Decoloniality also questions so-called “rational” thought and calls for directly addressing the devastating effects of colonialism and the “modern” era. It also questions the Enlightenment, yet again, but this time from the perspective of the colonized. In 1947, Adorno and Horkheimer developed their Enlightenment critique by focusing on Fascism, totally ignoring the irrationality of colonial powers violently oppressing multiple nations around the globe for centuries in the name of “progress.” That is almost the same as missing the deciding penalty kick in the World Cup Final. Here, Eurocentrism is entirely at work, yet again. Fortunately, Enrique Dussel has already written a decolonial philosophy of history . In any case, decoloniality is a critical theory of colonialism with a defined epistemological domain and specific social practices at the local level.

That is the context into which we need to now introduce AI. For starters, we must agree that AI is a sui generis digital technology. While it has indeed been propelled by rapid advances in Information and Communications Technologies (ICTs) and computer science, it has a well-defined and distinct personality. Iits main goal is to create  (semi) autonomous computational agents that can successfully undertake various human tasks with above-average skills. Its latest incarnation, Generative AI, can indeed create new content while displaying other human-like traits. Second, AI should be seen as a series of technologies that encompass symbolic AI (good old-fashioned AI, GOFAI), Machine Learning (ML) and Deep Learning (DL). Each is associated with a series of specific algorithms deployed to create a gamut of AI models and applications. And while the algorithms are quite different, they can be used to develop similar applications. Chatbots are a good example, with platforms such as ChatGPT, Bard, and Claude now soundly beating older chatbot AI models.

Last but not least, AI’s overall production process must be factored into the analysis. Production itself seems limited to a few geographies and is essentially concentrated in two countries now fiercely competing. However, the most globally successful AI applications have one distinct nationality. The global distribution of AI depends on old or new platforms and requires acceptable Internet connectivity. However, AI can also be distributed indirectly via other digital channels and reach all those without fast Internet connectivity or are simply disconnected. That is certainly the case for countries at the bottom of the income and wealth pyramids. Looking at AI’s production also unveils critical governance asymmetries between producers and consumers. Curiously, the European Union (EU) seems to be in the same boat as most other Global South countries as it has been unable to develop its own AI sector. However, unlike most others, the EU has the institutional and fiscal capacity to rein in AI and other digital technologies, as the record shows.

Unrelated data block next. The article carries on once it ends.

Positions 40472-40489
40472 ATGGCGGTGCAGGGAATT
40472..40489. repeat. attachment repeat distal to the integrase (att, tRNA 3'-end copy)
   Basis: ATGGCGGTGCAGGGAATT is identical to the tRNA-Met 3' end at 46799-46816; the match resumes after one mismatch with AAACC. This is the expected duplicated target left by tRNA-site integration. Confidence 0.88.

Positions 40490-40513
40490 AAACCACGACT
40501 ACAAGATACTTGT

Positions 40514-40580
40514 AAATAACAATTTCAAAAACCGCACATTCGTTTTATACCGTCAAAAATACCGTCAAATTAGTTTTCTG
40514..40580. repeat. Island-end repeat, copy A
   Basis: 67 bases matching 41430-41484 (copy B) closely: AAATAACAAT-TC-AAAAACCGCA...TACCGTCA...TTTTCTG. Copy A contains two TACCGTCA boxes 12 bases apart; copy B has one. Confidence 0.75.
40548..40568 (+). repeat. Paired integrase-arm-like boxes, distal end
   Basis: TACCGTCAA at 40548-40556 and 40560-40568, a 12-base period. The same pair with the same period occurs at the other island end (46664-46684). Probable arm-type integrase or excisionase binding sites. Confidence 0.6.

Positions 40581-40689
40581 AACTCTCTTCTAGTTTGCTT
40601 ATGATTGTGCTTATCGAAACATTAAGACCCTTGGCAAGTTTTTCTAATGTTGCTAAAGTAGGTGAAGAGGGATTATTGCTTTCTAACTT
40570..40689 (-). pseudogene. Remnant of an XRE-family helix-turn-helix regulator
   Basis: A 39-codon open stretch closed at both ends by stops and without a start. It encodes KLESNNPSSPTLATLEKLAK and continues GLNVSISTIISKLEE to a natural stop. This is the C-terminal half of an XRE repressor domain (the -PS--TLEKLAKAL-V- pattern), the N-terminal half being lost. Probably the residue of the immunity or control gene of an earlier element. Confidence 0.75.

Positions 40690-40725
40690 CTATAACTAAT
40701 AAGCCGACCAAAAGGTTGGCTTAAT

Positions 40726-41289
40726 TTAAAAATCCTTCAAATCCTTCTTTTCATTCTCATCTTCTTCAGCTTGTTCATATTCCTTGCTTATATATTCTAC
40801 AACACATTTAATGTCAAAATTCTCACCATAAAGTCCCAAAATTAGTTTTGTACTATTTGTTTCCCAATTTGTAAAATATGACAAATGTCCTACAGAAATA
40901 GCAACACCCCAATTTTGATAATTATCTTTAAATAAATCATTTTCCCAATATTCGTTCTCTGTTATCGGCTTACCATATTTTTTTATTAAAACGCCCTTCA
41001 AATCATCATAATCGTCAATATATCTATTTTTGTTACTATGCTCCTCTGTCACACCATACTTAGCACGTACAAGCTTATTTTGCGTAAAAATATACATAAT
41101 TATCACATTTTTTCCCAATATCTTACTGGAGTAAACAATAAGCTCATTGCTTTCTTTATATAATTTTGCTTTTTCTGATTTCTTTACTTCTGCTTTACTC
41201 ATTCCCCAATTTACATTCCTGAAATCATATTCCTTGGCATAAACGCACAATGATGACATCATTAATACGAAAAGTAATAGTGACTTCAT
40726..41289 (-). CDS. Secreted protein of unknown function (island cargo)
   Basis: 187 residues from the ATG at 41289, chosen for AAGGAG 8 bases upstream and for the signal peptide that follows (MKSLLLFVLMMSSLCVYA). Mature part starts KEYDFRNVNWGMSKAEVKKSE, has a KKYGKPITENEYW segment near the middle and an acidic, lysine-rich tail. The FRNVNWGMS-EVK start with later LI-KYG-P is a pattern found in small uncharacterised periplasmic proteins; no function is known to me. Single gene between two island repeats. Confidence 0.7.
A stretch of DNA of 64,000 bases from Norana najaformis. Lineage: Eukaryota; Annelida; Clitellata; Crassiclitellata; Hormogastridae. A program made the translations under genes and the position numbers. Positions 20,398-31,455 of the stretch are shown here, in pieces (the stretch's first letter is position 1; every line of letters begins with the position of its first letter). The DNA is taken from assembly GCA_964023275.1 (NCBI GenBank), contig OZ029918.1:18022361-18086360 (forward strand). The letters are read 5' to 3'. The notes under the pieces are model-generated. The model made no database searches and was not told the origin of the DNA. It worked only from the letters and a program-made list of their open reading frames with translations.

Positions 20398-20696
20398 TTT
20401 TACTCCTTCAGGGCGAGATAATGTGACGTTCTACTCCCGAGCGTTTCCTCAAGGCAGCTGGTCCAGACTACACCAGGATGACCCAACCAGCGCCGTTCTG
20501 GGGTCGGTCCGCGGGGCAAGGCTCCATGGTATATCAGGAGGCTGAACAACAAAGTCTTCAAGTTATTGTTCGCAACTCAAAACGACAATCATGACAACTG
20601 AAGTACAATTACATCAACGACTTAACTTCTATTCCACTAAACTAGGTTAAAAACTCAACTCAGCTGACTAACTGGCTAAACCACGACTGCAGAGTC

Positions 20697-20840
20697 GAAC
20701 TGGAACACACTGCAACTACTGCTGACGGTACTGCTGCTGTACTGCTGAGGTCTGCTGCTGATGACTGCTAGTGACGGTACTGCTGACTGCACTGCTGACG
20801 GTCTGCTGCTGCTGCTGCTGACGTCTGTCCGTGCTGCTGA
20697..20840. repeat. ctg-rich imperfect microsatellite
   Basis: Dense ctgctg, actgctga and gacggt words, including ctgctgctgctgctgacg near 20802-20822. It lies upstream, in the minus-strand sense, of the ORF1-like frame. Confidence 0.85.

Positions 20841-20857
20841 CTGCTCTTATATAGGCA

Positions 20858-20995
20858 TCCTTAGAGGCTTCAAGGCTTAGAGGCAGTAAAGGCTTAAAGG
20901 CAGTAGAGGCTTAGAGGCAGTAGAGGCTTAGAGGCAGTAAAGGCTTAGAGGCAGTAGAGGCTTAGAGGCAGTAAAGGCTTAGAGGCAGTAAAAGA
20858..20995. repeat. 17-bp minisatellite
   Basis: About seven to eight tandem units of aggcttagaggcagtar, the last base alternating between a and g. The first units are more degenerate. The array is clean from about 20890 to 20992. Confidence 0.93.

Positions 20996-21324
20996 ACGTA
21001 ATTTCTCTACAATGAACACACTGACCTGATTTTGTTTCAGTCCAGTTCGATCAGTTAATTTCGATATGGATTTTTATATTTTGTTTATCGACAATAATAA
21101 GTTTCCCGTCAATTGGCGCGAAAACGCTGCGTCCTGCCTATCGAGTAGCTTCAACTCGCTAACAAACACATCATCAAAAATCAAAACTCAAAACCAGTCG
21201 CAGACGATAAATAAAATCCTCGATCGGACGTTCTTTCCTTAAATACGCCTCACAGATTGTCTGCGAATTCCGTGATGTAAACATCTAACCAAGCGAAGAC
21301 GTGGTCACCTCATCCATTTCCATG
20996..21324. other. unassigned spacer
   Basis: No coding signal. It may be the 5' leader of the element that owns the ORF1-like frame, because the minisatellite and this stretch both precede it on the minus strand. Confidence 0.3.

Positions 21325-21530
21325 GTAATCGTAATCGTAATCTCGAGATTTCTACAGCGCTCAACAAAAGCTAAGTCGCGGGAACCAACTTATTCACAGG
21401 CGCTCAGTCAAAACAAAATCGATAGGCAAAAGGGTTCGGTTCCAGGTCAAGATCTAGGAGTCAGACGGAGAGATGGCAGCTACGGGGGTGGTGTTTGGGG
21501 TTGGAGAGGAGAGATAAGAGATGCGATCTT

With that in mind, we should expect AI to have a profound socio-economic, political, and cultural impact in the former colonies, just like GOFAC did, but without using violent means to advance its agenda. By default, we should also expect AI to maintain and even deepen the asymmetries noted above unless we collectively agree to decolonize it.

Thus, we need to take the bull by its horns and not just dance around it – or run away, scared.



Dussel, E. D. (2013). Ethics of liberation in the age of globalization and exclusion. Duke university press.
Alcoff, L. M. (2021). The Hegel of Coyoacán. In A. Allen & E. Mendieta (Eds.), Decolonizing Ethics (pp. 42–63). Penn State University Press.
Prashad, V. (2008). The darker nations: a people’s history of the Third World (Paperback edition). New Press.
Russell, S. J., Norvig, P., Chang, M., Devlin, J., Dragan, A., Forsyth, D., Goodfellow, I., Malik, J., Mansinghka, V., Pearl, J., & Wooldridge, M. J. (2022). Artificial intelligence: a modern approach (Fourth edition, global edition). Pearson.